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Exploratory fracking tests outside London kick off despite protests

Published time: August 02, 2013 14:49
Edited time: December 24, 2013 15:11
AFP Photo / Justin Tallis

AFP Photo / Justin Tallis

The energy company Cuadrilla has begun test drilling in Balcombe, West Sussex, some 40 miles from London. Anti-fracking protests at the site entering their ninth day managed to delay the project.

A 78-feet rig has been erected on the site and the drill is expected to take weeks to reach its target depth of around 3,000 feet. The drilling waste will then be washed out with an acid solution and then a sensor will be sent down to explore for oil and gas.

“Cuadrilla can confirm that it has commenced test drilling at the Balcome site. We have full planning and regulatory approval for this work from the department for Enregy and Climate Change, West Sussex County Council, the Environment Agency and the Health and Safety Executive,” a spokesman told the Telegraph on Friday.

If Cuadrilla finds oil and gas then fracking, or hydraulic fracturing, will begin. Locals and campaigners fear that it will pollute the table water and destroy the local environment.

“We are horrified. The village is gobsmacked. We feel bullied by the oil and gas industry and government at all levels from parish council right up to cabinet office,” said Kathryn McWhirter, a Balcombe resident.

More than 30 people have been arrested since last Friday, mainly for allegedly stopping the delivery of equipment. A tent camp has been erected at the place as the protest continues.

But Francis Egan, Cuadrilla’s chief executive, insists that Fracking is safe and that it will not pose a threat to people’s drinking water.

“[We have] no intention of ruining the countryside and won’t ruin the countryside,” he said earlier this week.

Egan has said that significant amounts of cheap oil and gas could be made available through fracking, a view endorsed by many Tory members of the government, including the chancellor George Osbourne. Some members of the UK government are hoping to emulate the fracking revolution in the US, which has led to a surge in domestic oil and gas production.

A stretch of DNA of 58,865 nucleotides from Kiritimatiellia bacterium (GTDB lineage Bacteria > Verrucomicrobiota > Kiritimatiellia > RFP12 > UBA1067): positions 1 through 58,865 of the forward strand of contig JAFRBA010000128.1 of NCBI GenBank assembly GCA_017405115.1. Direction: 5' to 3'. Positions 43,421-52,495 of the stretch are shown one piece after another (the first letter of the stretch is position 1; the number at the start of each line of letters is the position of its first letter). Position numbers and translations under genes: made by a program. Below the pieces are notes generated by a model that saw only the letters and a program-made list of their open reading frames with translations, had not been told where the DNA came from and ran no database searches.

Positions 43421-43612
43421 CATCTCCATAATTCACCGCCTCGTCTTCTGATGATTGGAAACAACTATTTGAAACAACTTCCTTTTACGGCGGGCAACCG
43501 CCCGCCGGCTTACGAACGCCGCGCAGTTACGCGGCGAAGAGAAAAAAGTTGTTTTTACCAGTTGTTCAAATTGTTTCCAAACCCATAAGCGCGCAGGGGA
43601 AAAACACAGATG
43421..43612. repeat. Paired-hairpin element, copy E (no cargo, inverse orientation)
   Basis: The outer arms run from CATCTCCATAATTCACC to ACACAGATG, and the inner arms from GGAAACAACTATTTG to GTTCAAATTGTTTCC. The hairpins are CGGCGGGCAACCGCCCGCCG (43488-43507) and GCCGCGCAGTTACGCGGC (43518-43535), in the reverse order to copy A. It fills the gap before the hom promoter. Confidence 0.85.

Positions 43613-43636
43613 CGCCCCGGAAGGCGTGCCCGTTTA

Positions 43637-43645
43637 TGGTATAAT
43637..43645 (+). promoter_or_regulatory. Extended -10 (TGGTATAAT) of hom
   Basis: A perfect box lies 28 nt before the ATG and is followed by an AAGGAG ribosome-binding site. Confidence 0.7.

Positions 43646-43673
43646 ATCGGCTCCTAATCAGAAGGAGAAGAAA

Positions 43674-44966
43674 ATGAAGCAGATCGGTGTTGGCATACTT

Earlier this week the former energy advisor, Lord Howell, sparked uproar by saying that fracking could be carried out in the “desolate” north east of England without impacting the surrounding environment. The Tory peer then dug himself further into a hole by trying to clarify his comments and saying that in fact he meant “unloved” areas of the country like Lancashire in the North West.

Downing Street said on Tuesday that Lord Howell did not speak for the government, but Nick Clegg the deputy Prime Minster urged him to be quiet and said that the conservatives were getting “over excited” about the potential benefits of fracking.

The campaign group Frack Off insist that shale gas is not cheap energy, as it costs more to extract than it can be sold for. The majority of shale gas companies in the US are making a loss from their fracking operations and in Britain, which does not have the landmass of the US, there is simply not the infrastructure to make it viable.

"Even if we could 10% of trillions of cubic feet the fracking industry is alleging is available it would require 10s of thousands of wells to get it out and still only last a decade or so. The infrastructure simply doesn't exist to drill the number of wells the industry needs to keep production level or increase it. This is effectively a ponzi scheme relying on hype to bring in investment," Alex Forbes a campaigner at Frack Off, told RT.